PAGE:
No ofcriminals (in millions) 1.4 1.2 1 0.8 0.6 0.4 0.2 0 2000 2005 2010 2015 2020 2025 2030 Year City A ·City B Your answer: Criminals in two cities since 2005 and predicted figures up until 2025 Part 3: Write an essay of 350 words on the following topic: These days, more and more people are going to other countries for significant periods of time, either to find a job or to study. There are clearly many benefits to doing this, but people who live abroad can also face some difficulties. Discuss the advantages and disadvantages of living and working in a foreign country. Your answer: Page 12 of 13 pages Insects such as the wasps, armed with poisonous bites or stings, normally have brightly painted bodies to remind other predators of their power. However, flies and other harmless insects also make use of this fact and color their bodies brightly in attempts to fool their predators into thinking that they are as dangerous and harmful as the wasps too. Your answer: Part 2: The line graphs below show the number of police officers and criminals in two cities since 2005 and predicted figures up until 2025. Summarize the information by selecting and reporting the main features, and make comparisons where relevant. You should write about 150 words. 50 45 40 35 30 25 20 15 Number of police officers (in thousands) 10 5 0 2000 2005 2010 2015 2020 2025 2030 Year City A City B Police officers in two cities since 2005 and predicted figures up until 2025 Page 11 of 13 pages THE END Page 13 of 13 pages THE END Page 13 of 13 pages SỞ GIÁO DỤC & ĐÀO TẠO TỈNH ĐẮK LẮK KỲ THI LẬP ĐỘI TUYỂN DỰ THI HSG QUỐC GIA NĂM HỌC 2017- 2018 MÔN: TIẾNG ANH 12 – THPT (ĐỌC – VIẾT) ĐÁP ÁN VÀ HƯỚNG DẪN CHẤM ĐỀ CHÍNH THỨC I. LEXICO – GRAMMAR (30/200): (20 x 1.5 = 30) Part 1: 1. B 2. A 3. B 4. B 5. B 6. D 7. A 8. C 9. D 10. D 11. A 12. C 13. B 14. C Part 2: 15. radioactive 18. undertaken II. READING (60/200) Part 1: (5 x 1 = 5) 21. C 16. unassuming 19. unprecedented 22. A 23. C 24. B 25. D Part 2: (10 x 2 = 20) 17. premature 20. footstep 26. writing 27. despite / notwithstanding 28. living 29. newspapers 30. not/ 31. if 32. accustomed 33. whose 34. given / considering/despite hardly/scarcely 35. most/best (NOT least) Part 3: (5 x 1=5) 36. B 37. D 38. C 39. A 40. D (8 x 1-8) 41. policy 42. (explicit) guidelines 45. individual 46. victims 43. (school) curriculum 47. group bullying 44. awareness 48. playful fighting Part 4: (7 x 1=7) 49. G 50. C 51. D 52. H 53. B 54. E 55. F Part 5: (15 x 1 = 15) 56. D 61. D 66. B 57. A 62. D 67. D 58. D 63. D 68. A 59. B 64. A 69. H 60. A 65. B 70. K III. WRITING (60/200) Part 1: 15pts Animals make use of various kinds of communicative methods. Male blackbirds sing to attract female ones and also to keep other blackbirds off their dwellings. Mammals in the oceans like whales, ‘sing’ to interact with their mates far away too. Dominating hyenas raise their fur hackles in attempts to exhibit power while submissive ones crouch their heads and ‘smile’ to express respects. Birds of paradise attract female partners by displaying their colorful feathers while the stripes of zebras not only enable them to recognize each other, but also divert the predator’s Page 1 of 2 attention in times of danger. Finally, dangerous wasps are brightly colored to warn off others while some harmless ones try to fool their predators by using the same principle. Part 2: 15 pts Model answer: The line graphs illustrate the variation in the proportion of police officers and offenders in two cities, city A and city B, over a period of two decades between 2005 and 2025. In 2005, city A had 25.000 police officials whereas the number of officers in city B was comparatively higher, 30.000. In the next 5 years, city A experienced a significant rise of 10.000 in the proportion of its police officers. In contrast, the trend for city B was downward and the numbers dropped to 25.000 in 2010. Between 2010 and 2015, city A’s police figures fluctuated while that of city B decreased slightly. According to future predictions, the number of police officers in city A will reach the mark of 45.000 in 2020. These figures are expected to decline to 40.000 in 2025. In comparison, city B will have only about 22.000 police officers between 2015 and 2025. According to the second line graph, the number of criminals in city A and city B stood at nearly 0.7 million and 0.9 million respectively in 2005. In the next decade, city A’s figures dropped slightly while that of city B rose gradually to 1 million. In the future, city A will have about 0.6 million offenders. In contrast, the numbers in city B will be significantly higher, in the range of 1.1 to 1.2 million. Overall, the number of police officers in city A has increased since 2005 while that of criminals has dropped. But, the trend for city B has been the reverse during this period i.e. fewer police officers and more criminals. Part 3: 30 pts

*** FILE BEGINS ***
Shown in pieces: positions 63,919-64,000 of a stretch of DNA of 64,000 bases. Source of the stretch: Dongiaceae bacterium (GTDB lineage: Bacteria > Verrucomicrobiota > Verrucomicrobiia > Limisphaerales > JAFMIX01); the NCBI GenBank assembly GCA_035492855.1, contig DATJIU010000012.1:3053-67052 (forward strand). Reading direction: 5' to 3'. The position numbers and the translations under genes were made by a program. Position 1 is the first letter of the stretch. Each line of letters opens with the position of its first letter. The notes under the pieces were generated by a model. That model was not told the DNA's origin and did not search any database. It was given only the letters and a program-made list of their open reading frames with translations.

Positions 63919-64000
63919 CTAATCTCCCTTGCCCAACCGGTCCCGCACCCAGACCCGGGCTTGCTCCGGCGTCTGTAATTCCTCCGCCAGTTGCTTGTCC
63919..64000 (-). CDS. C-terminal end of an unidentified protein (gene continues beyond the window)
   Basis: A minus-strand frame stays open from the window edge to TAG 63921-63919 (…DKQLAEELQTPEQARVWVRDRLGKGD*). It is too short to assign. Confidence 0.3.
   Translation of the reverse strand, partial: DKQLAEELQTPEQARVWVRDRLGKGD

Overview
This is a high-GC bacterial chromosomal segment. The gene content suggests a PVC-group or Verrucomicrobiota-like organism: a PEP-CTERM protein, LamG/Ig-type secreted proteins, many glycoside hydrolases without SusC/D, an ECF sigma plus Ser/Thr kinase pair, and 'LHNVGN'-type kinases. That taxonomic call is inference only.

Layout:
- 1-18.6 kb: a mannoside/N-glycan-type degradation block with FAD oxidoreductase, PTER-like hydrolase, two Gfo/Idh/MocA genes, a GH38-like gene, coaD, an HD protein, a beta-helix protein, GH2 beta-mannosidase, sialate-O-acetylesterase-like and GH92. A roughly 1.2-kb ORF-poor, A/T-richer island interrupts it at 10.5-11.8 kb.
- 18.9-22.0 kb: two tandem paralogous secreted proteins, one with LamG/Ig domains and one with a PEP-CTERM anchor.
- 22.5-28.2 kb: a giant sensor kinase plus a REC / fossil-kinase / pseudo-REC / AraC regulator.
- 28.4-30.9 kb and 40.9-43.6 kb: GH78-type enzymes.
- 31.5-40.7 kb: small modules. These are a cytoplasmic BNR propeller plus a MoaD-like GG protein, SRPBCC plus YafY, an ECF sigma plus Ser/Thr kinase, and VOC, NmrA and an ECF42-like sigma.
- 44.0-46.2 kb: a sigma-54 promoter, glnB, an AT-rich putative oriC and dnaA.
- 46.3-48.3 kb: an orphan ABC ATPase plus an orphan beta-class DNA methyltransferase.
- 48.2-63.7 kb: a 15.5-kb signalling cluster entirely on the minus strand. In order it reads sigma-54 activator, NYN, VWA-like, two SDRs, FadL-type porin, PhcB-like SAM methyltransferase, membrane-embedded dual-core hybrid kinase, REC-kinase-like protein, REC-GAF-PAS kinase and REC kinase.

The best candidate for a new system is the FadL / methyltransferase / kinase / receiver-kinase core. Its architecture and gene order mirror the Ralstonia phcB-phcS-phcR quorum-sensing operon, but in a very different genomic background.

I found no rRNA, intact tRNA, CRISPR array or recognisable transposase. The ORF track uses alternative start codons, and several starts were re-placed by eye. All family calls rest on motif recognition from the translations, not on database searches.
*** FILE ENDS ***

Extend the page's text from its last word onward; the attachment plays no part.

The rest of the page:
Possible answer: Nowadays, the number of people going abroad is dramatically increasing in order to work or prolong their studies. However there are advantages and disadvantages of living and working abroad. In this essay, I will look at both sides and draw some conclusions. Let’s start by looking at advantages of moving away. One of the positive arguments to mention is that can broaden your outlook. It means that you have a chance to meet people with different cultures. You may know other countries and have new friends, in order that you learn how to cope with their customs. This can found you rounded to be thoroughly rounded in communication and behaviors. Secondly, this can lead a better life. What I mean by saying this is that everyone wants to study or work in good conditions, wants to have all modern conveniences, and even there your work prospects or skills will improve. Turning to the other side of the argument is that you are obliged to begin your life from scratch, it is absolutely difficult for everyone for the first time because nobody will help you there and you will be far from all your relatives and friends. In addition, you might have language barriers and even you cannot get on with this. To sum up, you cannot achieve anything without facing to difficulties and arduous problems need to be solved while you are abroad. Personally I think although there are lots of benefits of going to other countries, you will face some difficulties, and at that time you will be ready to overcome them. THE END Page 2 of 2